This coming Spring marks 15 years of my making the US my home - and 10 years of our family making the Pacific Northwest our home. When you relocate to a new place, there is always a lot to learn, including learning a new language. And I don't only mean a national language - English, in my case. Justin is a born and bred American, but for him too there is a need to learn to understand locals from time to time. Let me show you just a couple of examples of how and why. One occasion would be simply spelling and pronunciation that don't go hand-in-hand. While it's often the case with the English language, there also are other languages that get involved - like French or local Indian tribal languages. For instance, if you're driving I-5 visiting from out-of-state, you might read the name of the city Puyallup as PY-all-up, as in "pie", or perhaps POOY-all-up as in "pooh" (Winnie the, of course), and good luck asking about it then. The locals pronounce it PYU-all-up. Tricky, huh? Yet it's just one example, and every place has plenty - something that only locals know like the back of their hand, and what takes a lifetime for newcomers to learn.
Okay, okay, you probably think. That was cheating. Only Native Americans can know how to correctly pronounce words in their language. Of course the rest of the world needs to learn that, silly girl. And I agree. Let's talk about UPS though. Wait a minute, this one's easy - it's way too familiar to fellow Americans. But if you, like us, think that the widely known abbreviation UPS refers to United Parcel Service, the world's largest delivery company, you might get really confused when you are in the city of Tacoma. You might quite literally even get lost. Now I'm here to try to de-confuse you. When Tacomians tell you they live near UPS, they do not mean a mailing or distribution center at all! They refer to the University of Puget Sound, a private liberal arts college that also is one of the most significant urban reference points to know about the city.
While Justin and I were both unclear about it, Anya got the reference immediately - not only did she hear about this university, but she also has visited it with her school choir before. Don't get me wrong. We heard about the university, of course, nevertheless the first thing we both pictured when we heard UPS in Tacoma was the delivery service. How weird, we thought, to consider a shipping center a main city landmark. Little did we know! So in our regular attempts to explore the city, we made a point to finally stop by UPS in Tacoma.
The University of Puget Sound was founded by the Methodist Episcopal Church in 1888 in downtown Tacoma. Two cities were considered for the location, Port Townsend (then booming with business and called the City of Dreams - I wrote about it HERE) and Tacoma, which got a nickname City of Destiny. And for the University of Puget Sound, it really became a destiny.
While UPS still has ties with the United Methodist Church, it's no longer affiliated with the church and is the only independent liberal arts college in Western Washington. It offers bachelor degrees in Arts, Science, and Music, as well as Masters in Arts of Teaching, Education, Occupational Therapy and Doctors in Physical Therapy. It seems, there were quite a few presidents of the university who made major changes and whose vision made UPS what it is today. Rev. Dr. Edward H. Todd was a president from 1913 to 1942, stabilizing both financial and academic sides. He started the Million Dollar Campaign, raising money for buildings and equipment. This money moved UPS in 1924 to its current location. Most of the buildings were constructed during the presidency of Rev. Dr. R. Franklin Thompson (1942-1973).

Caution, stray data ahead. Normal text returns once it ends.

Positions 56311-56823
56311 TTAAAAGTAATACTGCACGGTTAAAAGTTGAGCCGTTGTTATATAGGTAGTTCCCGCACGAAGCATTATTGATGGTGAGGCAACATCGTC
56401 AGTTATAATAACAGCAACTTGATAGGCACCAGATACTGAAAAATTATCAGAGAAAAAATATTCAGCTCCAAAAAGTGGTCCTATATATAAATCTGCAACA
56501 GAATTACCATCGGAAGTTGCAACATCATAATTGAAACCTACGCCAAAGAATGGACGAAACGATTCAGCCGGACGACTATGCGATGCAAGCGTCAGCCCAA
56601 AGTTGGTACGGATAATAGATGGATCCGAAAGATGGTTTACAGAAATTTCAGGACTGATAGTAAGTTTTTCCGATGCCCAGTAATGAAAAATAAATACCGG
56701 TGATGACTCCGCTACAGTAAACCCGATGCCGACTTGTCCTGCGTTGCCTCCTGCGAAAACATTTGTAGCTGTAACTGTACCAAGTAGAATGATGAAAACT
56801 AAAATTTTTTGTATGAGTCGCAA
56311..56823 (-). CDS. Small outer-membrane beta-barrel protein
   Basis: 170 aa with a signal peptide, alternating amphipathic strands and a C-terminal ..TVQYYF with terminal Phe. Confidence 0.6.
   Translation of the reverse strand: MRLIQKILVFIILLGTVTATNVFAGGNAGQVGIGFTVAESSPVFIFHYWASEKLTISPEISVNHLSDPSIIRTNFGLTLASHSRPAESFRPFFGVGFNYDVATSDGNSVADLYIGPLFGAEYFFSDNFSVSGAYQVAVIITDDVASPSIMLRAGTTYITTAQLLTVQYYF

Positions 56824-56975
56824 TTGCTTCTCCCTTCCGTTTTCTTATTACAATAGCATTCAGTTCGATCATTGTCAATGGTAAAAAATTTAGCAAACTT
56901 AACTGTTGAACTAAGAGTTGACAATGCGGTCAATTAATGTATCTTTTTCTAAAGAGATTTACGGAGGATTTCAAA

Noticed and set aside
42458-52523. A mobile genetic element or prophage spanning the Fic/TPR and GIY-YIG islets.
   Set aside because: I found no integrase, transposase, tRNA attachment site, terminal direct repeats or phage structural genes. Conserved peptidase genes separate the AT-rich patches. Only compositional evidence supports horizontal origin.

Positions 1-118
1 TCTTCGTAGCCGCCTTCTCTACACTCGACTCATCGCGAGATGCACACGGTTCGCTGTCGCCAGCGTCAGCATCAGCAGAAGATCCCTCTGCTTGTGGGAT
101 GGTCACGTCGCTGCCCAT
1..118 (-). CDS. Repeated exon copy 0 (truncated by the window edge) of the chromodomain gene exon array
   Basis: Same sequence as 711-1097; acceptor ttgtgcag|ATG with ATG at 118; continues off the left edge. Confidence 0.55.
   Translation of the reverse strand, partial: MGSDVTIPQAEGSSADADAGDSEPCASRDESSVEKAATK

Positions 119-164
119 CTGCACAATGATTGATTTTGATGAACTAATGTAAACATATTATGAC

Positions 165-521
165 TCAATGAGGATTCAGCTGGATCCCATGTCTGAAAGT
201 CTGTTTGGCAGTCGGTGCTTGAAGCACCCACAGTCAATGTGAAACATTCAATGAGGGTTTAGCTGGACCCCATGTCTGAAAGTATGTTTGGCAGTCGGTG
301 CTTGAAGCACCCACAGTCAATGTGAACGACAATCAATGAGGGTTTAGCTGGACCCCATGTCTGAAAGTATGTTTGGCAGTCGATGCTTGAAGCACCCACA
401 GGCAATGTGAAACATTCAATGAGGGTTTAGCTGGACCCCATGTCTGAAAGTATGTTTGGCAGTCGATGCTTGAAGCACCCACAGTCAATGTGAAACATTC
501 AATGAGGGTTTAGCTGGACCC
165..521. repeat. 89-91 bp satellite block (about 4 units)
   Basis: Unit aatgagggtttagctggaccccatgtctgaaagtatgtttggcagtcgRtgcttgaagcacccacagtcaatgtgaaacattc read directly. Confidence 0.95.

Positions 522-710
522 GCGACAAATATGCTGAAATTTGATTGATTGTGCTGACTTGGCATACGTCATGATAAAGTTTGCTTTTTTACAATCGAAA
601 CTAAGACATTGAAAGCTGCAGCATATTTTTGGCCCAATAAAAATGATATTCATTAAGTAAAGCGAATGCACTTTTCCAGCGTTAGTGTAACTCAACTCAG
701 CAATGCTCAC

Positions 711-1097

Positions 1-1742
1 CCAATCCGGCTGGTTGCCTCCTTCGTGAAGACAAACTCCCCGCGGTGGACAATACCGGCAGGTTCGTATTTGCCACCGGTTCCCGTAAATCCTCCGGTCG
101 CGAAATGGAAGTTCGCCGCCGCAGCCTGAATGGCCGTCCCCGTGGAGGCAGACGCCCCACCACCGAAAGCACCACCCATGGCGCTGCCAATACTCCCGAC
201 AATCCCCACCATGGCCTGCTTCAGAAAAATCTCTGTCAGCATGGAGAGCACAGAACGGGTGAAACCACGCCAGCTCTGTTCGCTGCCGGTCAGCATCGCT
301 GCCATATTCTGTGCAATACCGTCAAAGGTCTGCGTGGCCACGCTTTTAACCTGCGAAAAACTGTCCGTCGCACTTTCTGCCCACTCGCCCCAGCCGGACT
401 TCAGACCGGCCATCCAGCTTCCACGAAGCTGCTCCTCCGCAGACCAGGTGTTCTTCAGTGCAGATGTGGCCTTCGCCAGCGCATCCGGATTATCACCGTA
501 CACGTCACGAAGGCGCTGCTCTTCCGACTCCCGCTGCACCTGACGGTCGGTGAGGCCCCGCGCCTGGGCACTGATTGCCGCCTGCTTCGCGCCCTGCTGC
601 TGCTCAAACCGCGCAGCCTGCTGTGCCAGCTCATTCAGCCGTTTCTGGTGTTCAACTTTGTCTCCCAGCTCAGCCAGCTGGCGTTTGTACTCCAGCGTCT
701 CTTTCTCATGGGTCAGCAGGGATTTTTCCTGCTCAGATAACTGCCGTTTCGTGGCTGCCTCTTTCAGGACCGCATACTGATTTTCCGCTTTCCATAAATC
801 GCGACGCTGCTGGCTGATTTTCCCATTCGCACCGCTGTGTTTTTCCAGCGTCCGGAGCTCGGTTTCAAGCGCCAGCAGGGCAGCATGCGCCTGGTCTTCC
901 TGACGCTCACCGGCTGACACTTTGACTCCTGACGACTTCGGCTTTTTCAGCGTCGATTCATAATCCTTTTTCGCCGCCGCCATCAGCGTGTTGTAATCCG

We took a relaxing walk in the gorgeous campus in North End, the residential area of Tacoma. There are both original and newly constructed buildings, the latest addition being the Athletics and Aquatics Center completed in the Fall of 2016. The campus seems to be very quiet on weekends. We only saw a few college kids here and there and small groups of adults taking a walk, just like ourselves. It brought memories back. Justin is a University of Notre Dame graduate, and his college campus was as beautiful (only many times larger) as UPS. My alma mater, the Siberian Federal University (used to be called Krasnoyarsk State University in my time) wasn't nearly as pretty, rather minimal really - yet still the spirit of academic learning, the energy of youth, open-mindedness, freshness, curiosity about life, high hopes and dreams of the future rushed over me as soon as I stepped on the UPS grounds.
We were told that there are free events on campus, like concerts, so it's worth coming back, but I really just enjoyed being there, walking the beautiful wooded trails, admiring the thoughtful and elegant architecture, both old school and modern. It's a wonderful background for photos, and there are still many corners to explore, so I'm positive we will be back - as fellow explorers, students at heart. And I know there is still a lot to learn, but one thing I can guarantee for sure, and that is... we will never confuse our local UPS with a nation-wide parcel service, and that's a promise!
Photos by Justin
Location: University of Puget Sound in Tacoma, WA
Lace top - Eloquii
Skirt - Glamour X Lane Bryant
Coat - Ashley Stewart (old)
Tights - via Lane Bryant (old)
Boots - Aquatalia via Nordstrom Rack (old)
Purse - Michael Kors via TJ MAXX
Earrings - Chico's (old)
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